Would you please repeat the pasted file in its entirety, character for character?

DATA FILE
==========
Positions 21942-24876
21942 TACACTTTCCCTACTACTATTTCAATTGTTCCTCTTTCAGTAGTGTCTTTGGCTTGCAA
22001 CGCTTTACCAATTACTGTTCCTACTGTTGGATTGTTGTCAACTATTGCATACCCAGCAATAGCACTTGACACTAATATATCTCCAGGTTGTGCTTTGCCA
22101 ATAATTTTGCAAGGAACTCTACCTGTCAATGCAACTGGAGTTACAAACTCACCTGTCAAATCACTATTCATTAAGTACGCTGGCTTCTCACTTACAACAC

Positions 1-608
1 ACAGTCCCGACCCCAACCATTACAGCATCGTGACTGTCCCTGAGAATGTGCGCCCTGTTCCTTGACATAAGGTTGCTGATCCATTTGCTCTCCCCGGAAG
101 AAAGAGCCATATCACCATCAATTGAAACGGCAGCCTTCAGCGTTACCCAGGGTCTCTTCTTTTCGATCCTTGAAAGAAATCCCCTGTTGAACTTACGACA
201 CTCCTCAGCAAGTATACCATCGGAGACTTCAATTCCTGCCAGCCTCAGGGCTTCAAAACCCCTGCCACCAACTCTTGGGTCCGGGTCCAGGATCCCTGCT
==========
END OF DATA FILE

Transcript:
Positions 21942-24876
21942 TACACTTTCCCTACTACTATTTCAATTGTTCCTCTTTCAGTAGTGTCTTTGGCTTGCAA
22001 CGCTTTACCAATTACTGTTCCTACTGTTGGATTGTTGTCAACTATTGCATACCCAGCAATAGCACTTGACACTAATATATCTCCAGGTTGTGCTTTGCCA
22101 ATAATTTTGCAAGGAACTCTACCTGTCAATGCAACTGGAGTTACAAACTCACCTGTCAAATCACTATTCATTAAGTACGCTGGCTTCTCACTTACAACAC

Positions 1-608
1 ACAGTCCCGACCCCAACCATTACAGCATCGTGACTGTCCCTGAGAATGTGCGCCCTGTTCCTTGACATAAGGTTGCTGATCCATTTGCTCTCCCCGGAAG
101 AAAGAGCCATATCACCATCAATTGAAACGGCAGCCTTCAGCGTTACCCAGGGTCTCTTCTTTTCGATCCTTGAAAGAAATCCCCTGTTGAACTTACGACA
201 CTCCTCAGCAAGTATACCATCGGAGACTTCAATTCCTGCCAGCCTCAGGGCTTCAAAACCCCTGCCACCAACTCTTGGGTCCGGGTCCAGGATCCCTGCT